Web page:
Like the rest of the legal community, I am saddened by the retirement of Chief District Court of NSW Judge Reginald Blanch AM who will be stepping-down on 7th August 2014.
Justice Blanch is respected by members of the legal profession on both sides.
He has efficiently and effectively run the Downing Centre District Court list in courtroom 3.1 for many years and lawyers are understandably apprehensive about his departure.
Some have said that no other judge can run the list as capably as Justice Blanch who has the rare ability of quickly identifying issues and consistently making accurate, sound and fair decisions.
He is often able to get through more than 50 short matters before lunch time and although some may not always agree with his decisions, it is rare to find someone who does not respect his reasoning behind them.
He has a razor sharp wit and a sense of humour that will be missed.
Having regularly appeared before Justice Blanch for more than 15 years, I have always respected the way that he just ‘gets it’ – and gets it quickly.
I have never seen him get angry despite all that has been thrown his way.
I remember running a District Court Severity Appeal before His Honour for a high-range drink driving case much earlier in my career – around the year 2000.
My client had engaged my services on the afternoon before the day of the appeal.
I had a conference with him that evening during which I was instructed that he had no prior driving convictions and that his driving record was generally good.
When I got the appeal bundle the next morning, I found that his driving history contained various entries for a range of offences including a prior mid-range drink driving (for which he was convicted and disqualified), negligent driving, driving recklessly and a large number of speeding offences including speeding by over 30kp/h.
If I recall correctly, the driving history was 10 or 11 pages long.
My client nevertheless wanted to have his conviction, disqualification and fine overturned altogether by getting what’s known as a ‘section 10’.
He was adamant that I should put him on the witness stand and confident that he could persuade His Honour to grant him a section 10 on the basis that he needed his licence for his job as a courier driver.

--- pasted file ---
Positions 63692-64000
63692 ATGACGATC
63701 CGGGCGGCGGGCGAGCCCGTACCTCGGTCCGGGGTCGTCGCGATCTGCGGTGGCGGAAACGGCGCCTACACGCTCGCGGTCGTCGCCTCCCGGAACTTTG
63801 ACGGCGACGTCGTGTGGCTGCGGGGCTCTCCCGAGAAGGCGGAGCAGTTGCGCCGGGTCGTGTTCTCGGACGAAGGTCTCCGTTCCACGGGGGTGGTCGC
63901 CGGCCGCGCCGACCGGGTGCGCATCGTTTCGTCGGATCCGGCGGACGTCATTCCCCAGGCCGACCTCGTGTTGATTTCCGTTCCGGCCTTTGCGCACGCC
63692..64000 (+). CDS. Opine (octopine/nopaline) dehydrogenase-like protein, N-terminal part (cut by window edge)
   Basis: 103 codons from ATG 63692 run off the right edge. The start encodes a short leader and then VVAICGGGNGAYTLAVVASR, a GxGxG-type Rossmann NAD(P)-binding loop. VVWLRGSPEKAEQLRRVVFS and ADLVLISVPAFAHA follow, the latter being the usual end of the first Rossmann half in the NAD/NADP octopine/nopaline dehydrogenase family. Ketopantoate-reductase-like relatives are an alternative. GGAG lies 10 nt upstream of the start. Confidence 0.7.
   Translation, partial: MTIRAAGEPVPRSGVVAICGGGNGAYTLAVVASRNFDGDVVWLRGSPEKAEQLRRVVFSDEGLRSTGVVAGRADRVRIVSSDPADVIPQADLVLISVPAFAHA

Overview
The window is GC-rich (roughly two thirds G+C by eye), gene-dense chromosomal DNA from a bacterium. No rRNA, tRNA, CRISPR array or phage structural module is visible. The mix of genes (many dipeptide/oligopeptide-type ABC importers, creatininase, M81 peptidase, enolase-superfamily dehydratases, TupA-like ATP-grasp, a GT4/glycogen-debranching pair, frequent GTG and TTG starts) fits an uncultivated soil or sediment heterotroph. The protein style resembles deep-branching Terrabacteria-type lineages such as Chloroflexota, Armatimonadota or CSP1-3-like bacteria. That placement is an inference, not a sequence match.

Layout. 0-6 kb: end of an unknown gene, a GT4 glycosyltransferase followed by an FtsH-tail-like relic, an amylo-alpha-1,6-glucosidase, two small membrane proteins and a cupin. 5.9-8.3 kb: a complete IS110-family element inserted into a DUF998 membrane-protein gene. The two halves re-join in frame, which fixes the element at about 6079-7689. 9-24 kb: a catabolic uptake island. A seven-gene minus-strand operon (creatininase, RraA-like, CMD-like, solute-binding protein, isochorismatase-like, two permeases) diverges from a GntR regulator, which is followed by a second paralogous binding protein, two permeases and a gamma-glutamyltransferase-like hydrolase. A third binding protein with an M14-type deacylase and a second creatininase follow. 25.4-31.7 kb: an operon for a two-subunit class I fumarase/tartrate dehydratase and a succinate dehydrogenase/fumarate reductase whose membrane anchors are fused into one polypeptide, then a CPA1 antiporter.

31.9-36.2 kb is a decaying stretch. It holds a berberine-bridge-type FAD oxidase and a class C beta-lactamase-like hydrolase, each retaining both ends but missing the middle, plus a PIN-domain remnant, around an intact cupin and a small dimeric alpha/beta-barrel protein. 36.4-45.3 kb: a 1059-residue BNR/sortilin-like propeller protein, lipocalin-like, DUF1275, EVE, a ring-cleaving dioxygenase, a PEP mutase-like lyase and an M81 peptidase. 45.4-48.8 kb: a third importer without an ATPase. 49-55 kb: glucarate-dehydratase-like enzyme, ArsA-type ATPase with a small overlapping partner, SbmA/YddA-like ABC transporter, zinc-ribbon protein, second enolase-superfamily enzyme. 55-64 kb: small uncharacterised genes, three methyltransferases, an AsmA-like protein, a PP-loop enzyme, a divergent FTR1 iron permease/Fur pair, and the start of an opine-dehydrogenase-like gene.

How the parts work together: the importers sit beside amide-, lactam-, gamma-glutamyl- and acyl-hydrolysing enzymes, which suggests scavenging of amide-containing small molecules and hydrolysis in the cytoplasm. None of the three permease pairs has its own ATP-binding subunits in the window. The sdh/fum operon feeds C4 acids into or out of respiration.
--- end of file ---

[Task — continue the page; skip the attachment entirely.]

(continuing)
His Honour read through the appeal bundle and said something like ‘he’s got a terrible driving history, Mr Nedim. What are you asking for?’
I said something like ‘I would not normally make this submission given his driving history, Your Honour, but being a courier driving and the sole bread-winner for his family he has a very strong need for a licence. I’m asking Your Honour to consider exercising your discretion pursuant to a lengthy bond’.
I was basically asking His Honour to overturn the conviction, disqualification and fine altogether.
His Honour immediately said ‘this is not a section 10 case, Mr Nedim’.
His Honour was right.
As I’ve said, Justice Blanch is able to come to accurate and fair determinations very quickly. He therefore saw no benefit in my client being placed on the witness stand.
However, my client insisted on going on the stand. And why not!? He really had little to lose because he had already been given the ‘automatic’ period of disqualification and a large fine.
My client took the witness stand and did not do himself any favours.
Mr Blanch did not get angry or appear (too) frustrated.
After my further submissions, His Honour simply said again ‘this is not a section 10 case, Mr Nedim’.
Fortunately, His Honour saw fit to reduce my client’s period of disqualification and fine due to the strong need for a licence.
I know that many other judges would justifiably have become frustrated by both the ‘section 10 submission’ and the taking of evidence on the witness stand.
But Justice Blanch is not like that.
Although I wish him all the best in retirement, part of me (and I’m sure others) hopes that he gets a little bored and returns – at least as an Acting Judge.
I’m sure he’d be welcomed back with open arms.
Justice Blanch will be replaced by the Honourable Justice Derek Michael Price AM.
Justice Price became Chief Magistrate of the Local Court in 2002 and a Justice of the Supreme Court of NSW in 2006.
He was made a member of the Order of Australia in 2010.
He has overseen a wide range of changes to civil and criminal procedures over the years and is recognised for his leadership qualities, sound judgment and common sense approach to cases and the criminal justice system generally.
He has big shoes to fill.